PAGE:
|From Thomas West's Guide to the Lakes (1778)|
‘Dr Johnson had for many years given me hopes that we should go together and visit the Hebrides. Martin’s Account of those islands had impressed us with a notion that we might there contemplate a system of life almost totally different from what we had been accustomed to see; and to find simplicity and wildness, and all the circumstances of remote time or place, so near to our native great island, was an object within the reach of reasonable curiosity.’ James Boswell, The Journey of a Tour to the Hebrides with Samuel Johnson LLD (1784)
‘… They were obliged to give up the Lakes, and substitute a more contracted tour; and, according to the present plan, were to go no further northward than Derbyshire. In that county there was enough to be seen to occupy the chief of their three weeks [and view] all the celebrated beauties of Matlock, Chatsworth, Dovedale, or the Peak’. Pride and Prejudice (1813; written 1812)
Samuel Johnson, James Boswell, and the fictional Elizabeth Bennet were part of a wider Georgian trend for travel within the British Isles. This was made possible by the spread of disposable income, the improved condition of the roads, and the construction of more comfortable carriages. But above all, travel was growing because of a change in aesthetic preferences and a new appreciation of the British countryside.
The separate accounts Johnson and Boswell wrote of their tour of the Hebrides of 1773 were part of the growing genre of travel writing. Such works included Thomas Gray’s Journal in the Lakes (1769), and Thomas Pennant’s A Tour in Scotland And Voyage To The Hebrides 1772 (1774).
|After his tour of Scotland, Pennant|
visited and wrote about his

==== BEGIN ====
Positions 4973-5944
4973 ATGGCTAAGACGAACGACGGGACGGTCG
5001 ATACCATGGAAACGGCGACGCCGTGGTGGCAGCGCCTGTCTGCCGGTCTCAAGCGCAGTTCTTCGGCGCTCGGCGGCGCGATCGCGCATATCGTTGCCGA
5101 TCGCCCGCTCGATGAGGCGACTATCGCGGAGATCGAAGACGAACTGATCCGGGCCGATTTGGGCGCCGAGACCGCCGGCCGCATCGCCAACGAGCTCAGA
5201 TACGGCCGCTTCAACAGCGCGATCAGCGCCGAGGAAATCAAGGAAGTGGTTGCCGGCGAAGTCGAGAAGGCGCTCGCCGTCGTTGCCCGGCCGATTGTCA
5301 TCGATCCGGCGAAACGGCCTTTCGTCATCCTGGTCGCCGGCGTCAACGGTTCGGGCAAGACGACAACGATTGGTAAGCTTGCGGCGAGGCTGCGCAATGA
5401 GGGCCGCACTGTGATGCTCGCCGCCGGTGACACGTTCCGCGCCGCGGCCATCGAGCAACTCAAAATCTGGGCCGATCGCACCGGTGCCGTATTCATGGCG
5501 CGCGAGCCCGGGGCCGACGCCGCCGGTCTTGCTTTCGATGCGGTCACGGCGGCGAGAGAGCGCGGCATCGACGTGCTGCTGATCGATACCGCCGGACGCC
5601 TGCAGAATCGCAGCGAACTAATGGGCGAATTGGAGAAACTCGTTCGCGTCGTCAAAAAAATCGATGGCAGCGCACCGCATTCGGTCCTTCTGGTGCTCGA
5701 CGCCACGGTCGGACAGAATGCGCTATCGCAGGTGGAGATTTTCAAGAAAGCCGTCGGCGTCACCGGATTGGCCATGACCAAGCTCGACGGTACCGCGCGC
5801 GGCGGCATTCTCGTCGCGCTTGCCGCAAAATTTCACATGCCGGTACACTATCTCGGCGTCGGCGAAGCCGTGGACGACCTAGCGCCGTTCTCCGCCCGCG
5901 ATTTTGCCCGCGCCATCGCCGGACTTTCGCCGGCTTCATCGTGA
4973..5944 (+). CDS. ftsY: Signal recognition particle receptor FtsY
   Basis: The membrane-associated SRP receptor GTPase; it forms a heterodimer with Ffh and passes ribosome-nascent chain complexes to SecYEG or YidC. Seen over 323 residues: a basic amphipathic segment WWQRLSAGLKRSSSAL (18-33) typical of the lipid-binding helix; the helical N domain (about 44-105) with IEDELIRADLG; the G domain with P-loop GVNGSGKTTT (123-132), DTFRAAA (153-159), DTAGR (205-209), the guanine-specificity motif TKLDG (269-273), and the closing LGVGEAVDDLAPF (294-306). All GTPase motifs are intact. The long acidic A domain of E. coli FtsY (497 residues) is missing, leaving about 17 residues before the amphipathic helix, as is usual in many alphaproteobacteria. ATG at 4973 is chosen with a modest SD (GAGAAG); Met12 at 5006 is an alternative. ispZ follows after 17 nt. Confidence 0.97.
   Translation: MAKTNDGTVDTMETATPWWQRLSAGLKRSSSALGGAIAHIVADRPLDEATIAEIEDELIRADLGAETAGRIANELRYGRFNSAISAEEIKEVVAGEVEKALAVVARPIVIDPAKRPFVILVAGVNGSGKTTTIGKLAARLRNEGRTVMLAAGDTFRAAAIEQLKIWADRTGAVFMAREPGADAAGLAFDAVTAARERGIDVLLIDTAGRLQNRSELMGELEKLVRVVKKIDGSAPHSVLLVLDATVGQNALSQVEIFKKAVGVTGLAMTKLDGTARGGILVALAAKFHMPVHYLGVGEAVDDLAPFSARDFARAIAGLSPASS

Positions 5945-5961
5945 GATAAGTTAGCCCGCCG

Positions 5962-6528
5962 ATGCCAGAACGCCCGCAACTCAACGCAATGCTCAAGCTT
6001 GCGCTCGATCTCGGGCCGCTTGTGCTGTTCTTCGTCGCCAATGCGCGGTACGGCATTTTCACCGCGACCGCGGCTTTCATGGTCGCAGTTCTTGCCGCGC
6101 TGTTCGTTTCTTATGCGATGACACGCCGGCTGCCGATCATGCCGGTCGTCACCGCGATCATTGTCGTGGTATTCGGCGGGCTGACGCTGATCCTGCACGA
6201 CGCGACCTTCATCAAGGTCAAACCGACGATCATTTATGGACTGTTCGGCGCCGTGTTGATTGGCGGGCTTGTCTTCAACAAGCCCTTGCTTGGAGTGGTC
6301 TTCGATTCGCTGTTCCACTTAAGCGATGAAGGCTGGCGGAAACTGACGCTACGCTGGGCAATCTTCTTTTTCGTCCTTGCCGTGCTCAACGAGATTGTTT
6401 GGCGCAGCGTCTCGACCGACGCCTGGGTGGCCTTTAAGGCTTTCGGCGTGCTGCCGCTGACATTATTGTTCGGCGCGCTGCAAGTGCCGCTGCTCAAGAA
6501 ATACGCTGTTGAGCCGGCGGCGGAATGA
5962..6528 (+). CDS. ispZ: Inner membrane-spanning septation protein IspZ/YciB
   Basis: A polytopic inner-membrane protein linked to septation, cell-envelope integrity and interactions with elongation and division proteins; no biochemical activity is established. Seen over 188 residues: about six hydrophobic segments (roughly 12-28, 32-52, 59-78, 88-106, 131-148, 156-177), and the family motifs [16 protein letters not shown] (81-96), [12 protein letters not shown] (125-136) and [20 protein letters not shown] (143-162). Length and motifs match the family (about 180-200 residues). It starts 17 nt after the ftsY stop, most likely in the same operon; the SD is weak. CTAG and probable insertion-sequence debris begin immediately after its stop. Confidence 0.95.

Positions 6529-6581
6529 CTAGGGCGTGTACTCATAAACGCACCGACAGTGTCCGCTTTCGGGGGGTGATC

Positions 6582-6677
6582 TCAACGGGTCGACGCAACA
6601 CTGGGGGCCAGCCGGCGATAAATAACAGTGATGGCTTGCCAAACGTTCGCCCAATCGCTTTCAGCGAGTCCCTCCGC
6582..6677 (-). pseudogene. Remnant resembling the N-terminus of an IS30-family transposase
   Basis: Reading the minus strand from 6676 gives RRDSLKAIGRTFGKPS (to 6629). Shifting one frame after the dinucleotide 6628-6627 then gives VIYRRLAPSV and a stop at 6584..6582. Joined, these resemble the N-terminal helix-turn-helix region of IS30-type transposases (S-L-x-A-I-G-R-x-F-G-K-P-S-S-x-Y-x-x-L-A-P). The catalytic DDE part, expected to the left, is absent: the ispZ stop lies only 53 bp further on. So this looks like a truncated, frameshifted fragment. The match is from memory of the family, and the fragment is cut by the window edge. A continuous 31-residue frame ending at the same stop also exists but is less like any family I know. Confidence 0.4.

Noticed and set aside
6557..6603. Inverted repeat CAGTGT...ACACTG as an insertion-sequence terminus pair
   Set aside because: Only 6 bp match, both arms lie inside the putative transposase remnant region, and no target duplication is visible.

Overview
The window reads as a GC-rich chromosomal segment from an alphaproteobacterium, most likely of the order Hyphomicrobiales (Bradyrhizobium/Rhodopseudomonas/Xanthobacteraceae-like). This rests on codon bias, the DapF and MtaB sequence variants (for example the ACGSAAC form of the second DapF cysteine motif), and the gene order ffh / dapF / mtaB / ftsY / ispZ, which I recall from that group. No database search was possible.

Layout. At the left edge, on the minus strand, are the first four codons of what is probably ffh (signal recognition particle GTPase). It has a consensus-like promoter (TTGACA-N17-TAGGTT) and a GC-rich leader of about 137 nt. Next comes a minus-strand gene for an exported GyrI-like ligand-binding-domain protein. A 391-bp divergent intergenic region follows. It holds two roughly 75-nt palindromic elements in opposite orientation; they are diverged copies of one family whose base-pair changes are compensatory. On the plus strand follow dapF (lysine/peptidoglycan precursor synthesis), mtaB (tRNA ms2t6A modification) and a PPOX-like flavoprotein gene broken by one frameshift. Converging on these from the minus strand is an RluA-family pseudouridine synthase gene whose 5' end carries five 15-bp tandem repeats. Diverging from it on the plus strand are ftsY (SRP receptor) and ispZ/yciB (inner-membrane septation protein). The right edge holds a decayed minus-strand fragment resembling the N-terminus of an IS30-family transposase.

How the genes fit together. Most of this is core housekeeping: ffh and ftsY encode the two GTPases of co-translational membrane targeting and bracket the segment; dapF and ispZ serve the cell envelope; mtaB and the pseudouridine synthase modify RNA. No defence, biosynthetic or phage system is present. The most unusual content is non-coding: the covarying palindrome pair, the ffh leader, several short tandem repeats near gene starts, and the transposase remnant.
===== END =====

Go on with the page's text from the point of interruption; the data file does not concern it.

The curiosity to visit the wilder and more remote places of Britain was partly anthropological but increasingly it was a search for the picturesque. One travel writer above all exemplified this search.
The idea of the picturesqueAt the end of Chapter 10 of Pride and Prejudice the Bingley sisters snub Elizabeth Bennet by each taking Mr Darcy’s arm for a walk, thus excluding Elizabeth from the group. An embarrassed Darcy suggests finding a wider path where all four can be included, but Elizabeth replies:
‘No, no; stay where you are; you are charmingly grouped and appear to uncommon advantage. The picturesque would be spoiled by adding a fourth.’She was referring to the works of the Revd. William Gilpin notably his Observations on the River Wye and several parts of South Wales etc. relative to Picturesque Beauty; made in the Summer of the Year 1770 (1782) and Observations relative chiefly to Picturesque Beauty, Made in the Year 1772, in Several Parts of England; particularly the Mountains and Lakes of Cumberland and Westmorland (1786). Gilpin’s books were travel guides, but also works of aesthetic theory. He was teaching people to view landscape in a certain prescribed way – to examine ‘the face of the country by the rules of picturesque beauty’ (his italics).To be pleasing a landscape had to be picturesque.
A picturesque landscape could look natural, but it was artfully ‘arranged’. It was framed by ‘side-screens’ and composed of a foreground and a background made up of various natural features such as mountains, rivers, paths, or rocky shores. The model for the picturesque was the French artist, Claude Lorrain.
|Claude Lorrain, 'The Roman Campagna' (1639)|
Metropolitan Museum of Art
Another influence was provided by the Dutch artist, Jacob van Ruisdael. Dutch landscape paintings were rougher and seemed more ‘naturalistic’ than the Italian, though in fact their compositions were just as artfully designed and carefully arranged.
|Jacob van Ruisdael, 'Waterfall in a mountainous landscape|
with a ruined castle'.
Collection of the Marquis of Bute. Public Domain
Gilpin’s picturesque brought together the Italian ordered landscape with its gradations of distance and the variety and contrast of the Dutch style. Travellers frequently used a Claude glass to frame and colour the landscapes that they viewed according to the picturesque conventions.
|Thomas Gainsborough 'Man holding a Claude Glass'|
Yale Center for British Art
The sublime and the beautifulThe other influential writer who taught British people how to view landscape was Edmund Burke, who published his Enquiry into the Origin of our Ideas of the Sublime and the Beautiful in 1757. For Burke, the beautiful is small, smooth, and delicate, and its variations are gradual rather than dramatic. The sublime arouses fear, astonishment, even horror and conveys masculine strength rather than feminine softness. A landscaped park (like Stowe, for example) is beautiful, a precipitous mountain is sublime.